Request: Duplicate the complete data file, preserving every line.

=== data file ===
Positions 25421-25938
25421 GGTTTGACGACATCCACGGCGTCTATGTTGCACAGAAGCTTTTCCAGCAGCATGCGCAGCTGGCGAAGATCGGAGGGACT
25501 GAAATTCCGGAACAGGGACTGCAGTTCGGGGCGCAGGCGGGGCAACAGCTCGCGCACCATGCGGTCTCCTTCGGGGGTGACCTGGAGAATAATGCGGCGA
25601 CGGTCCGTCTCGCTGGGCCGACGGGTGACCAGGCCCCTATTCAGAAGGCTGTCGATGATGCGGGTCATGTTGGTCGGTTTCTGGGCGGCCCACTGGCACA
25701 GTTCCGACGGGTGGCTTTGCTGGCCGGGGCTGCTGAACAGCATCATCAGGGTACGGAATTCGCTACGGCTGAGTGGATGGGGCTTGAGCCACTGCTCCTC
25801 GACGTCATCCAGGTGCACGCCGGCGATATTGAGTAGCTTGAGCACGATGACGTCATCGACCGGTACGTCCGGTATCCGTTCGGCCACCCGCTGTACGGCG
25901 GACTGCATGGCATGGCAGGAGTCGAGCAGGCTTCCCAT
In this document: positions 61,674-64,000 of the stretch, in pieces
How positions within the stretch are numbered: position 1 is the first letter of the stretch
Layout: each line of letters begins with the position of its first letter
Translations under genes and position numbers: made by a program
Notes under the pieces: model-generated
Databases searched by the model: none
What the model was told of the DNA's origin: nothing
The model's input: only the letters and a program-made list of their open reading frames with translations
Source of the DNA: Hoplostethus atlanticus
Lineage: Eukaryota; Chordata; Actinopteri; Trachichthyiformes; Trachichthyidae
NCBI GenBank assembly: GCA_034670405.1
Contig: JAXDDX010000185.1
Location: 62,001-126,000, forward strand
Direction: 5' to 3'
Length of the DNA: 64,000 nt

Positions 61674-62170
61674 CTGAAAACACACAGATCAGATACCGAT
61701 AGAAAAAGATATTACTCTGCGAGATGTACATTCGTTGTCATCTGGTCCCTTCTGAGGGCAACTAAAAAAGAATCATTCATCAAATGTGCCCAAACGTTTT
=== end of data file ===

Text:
Positions 25421-25938
25421 GGTTTGACGACATCCACGGCGTCTATGTTGCACAGAAGCTTTTCCAGCAGCATGCGCAGCTGGCGAAGATCGGAGGGACT
25501 GAAATTCCGGAACAGGGACTGCAGTTCGGGGCGCAGGCGGGGCAACAGCTCGCGCACCATGCGGTCTCCTTCGGGGGTGACCTGGAGAATAATGCGGCGA
25601 CGGTCCGTCTCGCTGGGCCGACGGGTGACCAGGCCCCTATTCAGAAGGCTGTCGATGATGCGGGTCATGTTGGTCGGTTTCTGGGCGGCCCACTGGCACA
25701 GTTCCGACGGGTGGCTTTGCTGGCCGGGGCTGCTGAACAGCATCATCAGGGTACGGAATTCGCTACGGCTGAGTGGATGGGGCTTGAGCCACTGCTCCTC
25801 GACGTCATCCAGGTGCACGCCGGCGATATTGAGTAGCTTGAGCACGATGACGTCATCGACCGGTACGTCCGGTATCCGTTCGGCCACCCGCTGTACGGCG
25901 GACTGCATGGCATGGCAGGAGTCGAGCAGGCTTCCCAT
In this document: positions 61,674-64,000 of the stretch, in pieces
How positions within the stretch are numbered: position 1 is the first letter of the stretch
Layout: each line of letters begins with the position of its first letter
Translations under genes and position numbers: made by a program
Notes under the pieces: model-generated
Databases searched by the model: none
What the model was told of the DNA's origin: nothing
The model's input: only the letters and a program-made list of their open reading frames with translations
Source of the DNA: Hoplostethus atlanticus
Lineage: Eukaryota; Chordata; Actinopteri; Trachichthyiformes; Trachichthyidae
NCBI GenBank assembly: GCA_034670405.1
Contig: JAXDDX010000185.1
Location: 62,001-126,000, forward strand
Direction: 5' to 3'
Length of the DNA: 64,000 nt

Positions 61674-62170
61674 CTGAAAACACACAGATCAGATACCGAT
61701 AGAAAAAGATATTACTCTGCGAGATGTACATTCGTTGTCATCTGGTCCCTTCTGAGGGCAACTAAAAAAGAATCATTCATCAAATGTGCCCAAACGTTTT